After collaborating with other passionate colleagues in the teaching and book worlds, the Read Like a Girl movement was established.

Read Like a Girl is a community partnership for the literacy advancement of girls and is a combined endeavour led by Mt Alvernia College and St Rita’s College.  Riverbend Books is a community partner in this project.  This project encapsulates a calendar of reading events aimed at instilling a foundation and love of reading in the college communities and more broadly among girls everywhere.

What we hope to do

We hope that through our calendar of events, we will give the girls in our communities the opportunity to:

  • Attend book events
  • Meet authors
  • Purchase books
  • Participate in conversations about literature, reading, and storytelling
  • Network with other girls, women, and people who value reading and academic success
  • Develop their knowledge of the vast world of books and the opportunities literacy creates

What you can do

You can support this endeavour in practical ways by:

  • Attending our events (starting with the International Women’s Day Breakfast)
  • Spreading our vision by following us on social media (#RLaG) and sharing our advocacy with your own networks
  • Purchasing books for the girls in your life
  • Speaking positively about reading
  • Providing time and space for the girls in your life to read
  • Model reading – visit a bookstore, put your feet up and enjoy a great read

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References

Haven, K. F. (2007). We’ve reached the research results. In Story proof: The science behind the startling power of story (pp. 89-122). Westport, CT: Greenwood Publishing Group.

Krashen, S. (2011). Free voluntary reading. Denver: Libraries Unlimited.

 

 

 

Posted in Book Review, Books & Reading, Library collections, Teaching and Learning, YA Literature

Book Review: It’s about love by Steven Camden

It's about love (1)

I have to say that based on the title and the cover,  I would have never read this book.  However, the girls in my student book club convinced me to read it and I really have to thank them – it’s great.  This book oozes menace and tension and from the beginning, the reader is gripped by the fear of what has happened in the past and what that will bring to play in the present.

This is a coming of age story that is difficult to label.  The reader is warned about this complexity of plot and theme in chapter 1 when, Luke the protagonist of the novel, debates the central premise of his favourite movie with a girl in his film class.

“It’s a love story, you know …..

No it’s not”

“Course it is,” she says, “Not a conventional one, but it’s a story about love.”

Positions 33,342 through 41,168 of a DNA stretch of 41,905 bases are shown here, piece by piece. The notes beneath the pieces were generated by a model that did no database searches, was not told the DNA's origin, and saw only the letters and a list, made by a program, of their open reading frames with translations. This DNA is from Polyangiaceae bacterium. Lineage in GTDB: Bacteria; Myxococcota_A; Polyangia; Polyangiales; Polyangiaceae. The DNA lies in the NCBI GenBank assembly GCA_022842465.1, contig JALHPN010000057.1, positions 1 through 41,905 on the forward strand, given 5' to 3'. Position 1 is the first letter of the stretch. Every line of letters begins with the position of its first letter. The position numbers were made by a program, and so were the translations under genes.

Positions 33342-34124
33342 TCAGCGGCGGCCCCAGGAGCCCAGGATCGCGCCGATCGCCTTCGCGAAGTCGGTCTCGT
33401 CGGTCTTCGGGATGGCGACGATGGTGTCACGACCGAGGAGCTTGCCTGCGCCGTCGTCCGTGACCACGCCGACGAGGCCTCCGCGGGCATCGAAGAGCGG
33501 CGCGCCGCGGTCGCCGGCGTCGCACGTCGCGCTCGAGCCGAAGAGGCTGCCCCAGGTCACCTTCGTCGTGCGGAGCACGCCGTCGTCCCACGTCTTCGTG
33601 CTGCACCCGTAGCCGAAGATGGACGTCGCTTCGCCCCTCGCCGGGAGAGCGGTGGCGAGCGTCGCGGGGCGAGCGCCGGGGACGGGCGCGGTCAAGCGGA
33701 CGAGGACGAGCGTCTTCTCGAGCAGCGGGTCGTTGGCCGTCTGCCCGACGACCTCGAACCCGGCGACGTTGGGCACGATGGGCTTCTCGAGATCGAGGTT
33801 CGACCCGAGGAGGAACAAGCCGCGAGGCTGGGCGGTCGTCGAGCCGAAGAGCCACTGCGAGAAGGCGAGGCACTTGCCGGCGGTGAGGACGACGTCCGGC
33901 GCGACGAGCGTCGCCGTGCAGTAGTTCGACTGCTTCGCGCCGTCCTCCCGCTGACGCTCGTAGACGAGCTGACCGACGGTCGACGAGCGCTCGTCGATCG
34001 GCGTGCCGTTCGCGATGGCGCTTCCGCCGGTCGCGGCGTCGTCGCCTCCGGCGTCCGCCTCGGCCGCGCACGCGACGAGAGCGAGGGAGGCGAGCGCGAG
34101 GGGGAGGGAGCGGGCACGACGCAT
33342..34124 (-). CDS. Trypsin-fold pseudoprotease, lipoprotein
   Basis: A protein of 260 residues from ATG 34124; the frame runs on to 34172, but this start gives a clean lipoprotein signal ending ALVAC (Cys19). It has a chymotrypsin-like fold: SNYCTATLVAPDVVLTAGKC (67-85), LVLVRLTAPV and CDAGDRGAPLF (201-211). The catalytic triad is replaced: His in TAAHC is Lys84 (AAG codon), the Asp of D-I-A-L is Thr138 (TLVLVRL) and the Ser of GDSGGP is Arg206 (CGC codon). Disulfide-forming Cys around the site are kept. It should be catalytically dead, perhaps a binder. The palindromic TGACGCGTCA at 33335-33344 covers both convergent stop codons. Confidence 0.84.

The fact that she’s even seen it make me like her, but it’s not a love story.

It’s about revenge,” I say. (p.11)

The characterisation of Luke, the protagonist, is a strength of the novel.  As a reader, you really like him but are often puzzled and devastated by his inability to articulate his feelings and his poor reactions to people and situations.  Steven Camden has mastered the ability to bring the gritty reality of the tough neighborhoods of Bearwood, Birmingham where Luke lives into focus. Luke is a “fish out of water” when he starts at film school on the other side of town.  At home, the return of his brother from prison is the catalyst for family and neighborhood tensions that will climax on the night of Luke’s 17th birthday.The author also uses an interesting structural device in this novel by interspersing the story with fragments of hand-written notes describing snippets of memories, thoughts and dreams.  Additionally, he also uses small inserts that read like film directions or play scripts. Together with countless references to modern films, this structural device compliments the central motif of film study.

The author also uses an interesting structural device in this novel by interspersing the story with fragments of hand-written notes describing snippets of memories, thoughts and dreams.  Additionally, he also uses small inserts that read like film directions or play scripts. Together with countless references to modern films, this structural device compliments the central motif of film study.

I highly recommend this book for YA readers who love gritty reality, love stories, character books and movies.

One last thing …. This book is full of great quotes, here are three of my favourites:

“Because nobody’s one thing, Lukey.  You make a person one thing and you’ll miss out on everything else that they are.  That they could be. And they’ll always let you down.”

 

“I repeat the words in my head. Whoever’s writing this script is giving all the best lines to everyone else.”

 

“You are what people think you are.  You make a reputation, then it makes you.”